Wound cleansing is often undertaken as a ritual exercise rather than as an evidence-based activity. However, it has a role to play in all four domains of the WBP model. Wounds that are ‘clean’ and progressing do not require extraneous cleansing.
Criteria for a cleansing agent
Wound cleansing forms an integral part of wound management and generally suggests the application of a fluid to aid the removal of surface contaminants, bacteria and debris from the wound surface and surrounding skin. Water as a cleansing agent, especially in chronic wounds has been proposed and is widely used especially in the management of infected wounds. Despite the plethora of work focussing on the value of water/saline in wound cleansing there is no current consensus as to whether water has an active role to play in the promotion of healing.
With this unclear position in mind, alternative cleansing agents such as antiseptics that possess the potential to improve clinical outcomes should be considered.
The use of antiseptics on open wounds is justified in terms of prevention / treatment of infection and improved healing outcomes.
Criteria by which a wound cleansing agent could be deemed suitable for use on wounds include:
- non-toxic to mammalian cells
- broad spectrum in action
- reduction of wound bioburden
- maintaining optimal moist wound environment
- easy to apply
- manages wound pain and malodour
- does not cause pain on application
- compatible with a variety of available wound dressings
There is scant evidential provision in respect of guidance as to the optimal wound cleanser. In general, recommendations for practice are based on consensus opinion often derived from clinical experience and in vitro and/or in vivo studies.
Attaching to a surface is a natural association for bacteria in the wild. Biofilm phenotype bacteria are microbial communities that are attached to a surface and are embedded in an extracellular polymeric substance (EPS) consisting of proteins, glycoproteins, nucleic acids (RNA, DNA) and polysaccharides (slime). This mantle affords protection from antimicrobial and cellular attack. In contrast, planktonic phenotype bacteria are free floating in nature and do not possess the defence structures afforded by the creation of the EPS slime. Within the biofilm a rich biological diversity may be found. The attached (sessile) bacteria release proteases which help to perpetuate a chronic inflammatory state. Therefore, the potential exists for these exogenous proteases to work in tandem with endogenously produced proteases and degrade growth factors and tissue proteins that are necessary for the healing process.
We are developing greater insight into the association between delayed healing and the presence of biofilm. The relationship between delayed healing and the need for debridement is also being acknowledged. It has been suggested that the presence of wound slough provides an indication of biofilm presence, therefore, indicating the need to reduce the wound bioburden.
Despite these advances it has been recognised that indiscriminate and widespread use of antibiotics both inside and outside of medicine is playing a substantial role in the emergence of bacterial resistance.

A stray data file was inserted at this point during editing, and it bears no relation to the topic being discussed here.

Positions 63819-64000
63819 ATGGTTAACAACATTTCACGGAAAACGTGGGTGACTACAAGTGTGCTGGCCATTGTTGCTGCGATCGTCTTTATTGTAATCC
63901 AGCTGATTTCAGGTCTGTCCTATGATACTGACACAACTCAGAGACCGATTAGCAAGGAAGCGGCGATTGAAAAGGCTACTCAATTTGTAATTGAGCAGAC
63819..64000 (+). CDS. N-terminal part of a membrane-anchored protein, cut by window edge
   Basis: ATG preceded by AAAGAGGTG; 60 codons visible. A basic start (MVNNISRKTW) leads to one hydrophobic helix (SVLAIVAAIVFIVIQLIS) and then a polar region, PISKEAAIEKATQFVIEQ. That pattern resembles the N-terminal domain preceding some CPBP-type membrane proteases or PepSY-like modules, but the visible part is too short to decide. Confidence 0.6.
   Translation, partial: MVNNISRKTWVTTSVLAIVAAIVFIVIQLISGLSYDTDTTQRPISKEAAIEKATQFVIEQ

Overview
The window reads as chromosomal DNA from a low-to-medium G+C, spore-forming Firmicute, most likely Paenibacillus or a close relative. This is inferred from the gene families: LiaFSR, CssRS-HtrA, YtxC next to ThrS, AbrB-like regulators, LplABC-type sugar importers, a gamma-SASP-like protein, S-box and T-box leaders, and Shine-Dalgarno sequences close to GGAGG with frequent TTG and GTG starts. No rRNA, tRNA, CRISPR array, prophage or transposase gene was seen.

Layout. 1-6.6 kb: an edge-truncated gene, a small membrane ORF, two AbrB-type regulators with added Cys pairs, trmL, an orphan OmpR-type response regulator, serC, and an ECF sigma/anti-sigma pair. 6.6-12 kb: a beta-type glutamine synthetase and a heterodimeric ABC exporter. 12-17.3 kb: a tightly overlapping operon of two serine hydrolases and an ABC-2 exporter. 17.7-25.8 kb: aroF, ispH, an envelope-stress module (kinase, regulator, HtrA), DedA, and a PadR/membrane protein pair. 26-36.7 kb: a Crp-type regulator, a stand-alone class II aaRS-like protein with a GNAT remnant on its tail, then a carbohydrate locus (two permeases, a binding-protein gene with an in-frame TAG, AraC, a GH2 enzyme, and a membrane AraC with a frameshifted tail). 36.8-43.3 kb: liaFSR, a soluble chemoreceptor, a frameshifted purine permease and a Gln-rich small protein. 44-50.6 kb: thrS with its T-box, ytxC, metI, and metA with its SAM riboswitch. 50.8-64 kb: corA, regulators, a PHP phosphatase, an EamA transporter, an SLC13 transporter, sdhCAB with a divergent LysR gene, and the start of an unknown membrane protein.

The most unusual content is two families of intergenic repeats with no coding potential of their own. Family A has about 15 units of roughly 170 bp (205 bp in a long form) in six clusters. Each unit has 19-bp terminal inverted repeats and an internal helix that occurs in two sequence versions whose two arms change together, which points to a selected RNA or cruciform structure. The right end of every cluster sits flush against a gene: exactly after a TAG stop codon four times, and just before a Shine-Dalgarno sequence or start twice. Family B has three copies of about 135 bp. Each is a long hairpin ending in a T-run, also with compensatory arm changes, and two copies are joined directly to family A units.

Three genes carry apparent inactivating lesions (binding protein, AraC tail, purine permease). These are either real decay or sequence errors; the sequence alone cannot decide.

On a more positive note, antiseptics have been reported to possess a clear cut role in the control of wound bioburden where there indications or risk of infection.
Polyhexamethylene biguanide (polyhexanide, PHMB)
Polyhexamethylene biguanide hydrochloride is a fast-acting, broad-spectrum synthetic compound that binds to the cell envelope of both Gram-positive and Gram-negative bacteria, disrupting the bacterial cell membrane and enabling seepage of ions. PHMB has a long history of use as a contact lens cleanser, mouthwash and more recently in wound care.
It is regarded as being quite safe to use as it has been incorporated as a preservative in cosmetics. A retrospective analysis of wound cleanser clinical efficacy and cost-effectiveness focussed on Polyhexamethylene biguanide solution, Ringer’s solution or saline in 112 venous leg ulcer patients. The study group received the Polyhexamethylene biguanide solution (n=59) and the control group received either Ringer’s solution or saline (n=53). In both arms, ulcer healing patterns were evaluated. Within the first 3 months of treatment, a shorter time to healing was recorded in the study group when compared with the control group - 60% v. 28% with corresponding mean time to healing being 3.31 months (study group) compared to 4.42 months (control group) p= <0.0001. More patients in the Polyhexamethylene biguanide group healed in the 6-month period when compared with the controls - 97% v. 89%. The authors concluded that optimization of the local wound environment was significantly influenced through cleansing with polyhexanide solution.
In an in vitro model developed to compare the efficiency of wound-rinsing solutions, Kaehn et al. compared four sterile wound-cleansing solutions (saline, Ringer’s solution, Prontosan® and Octenisept®) using a wound coating model consisting of slides containing dried blood plasma or fibrin. The concentration of dissolved proteins was measured and the findings indicate that a surfactant containing solution (polyhexamethylene biguanide with betaine) (Prontosan®) was more effective than saline in removing the protein (adhered dried plasma or fibrin). The proteins in the antiseptic solution (Octenisept®) were denatured and became insoluble. The authors suggest this implies that the antiseptic solution is unsuitable as a 'general' wound cleanser and that its use should be restricted to infected wounds.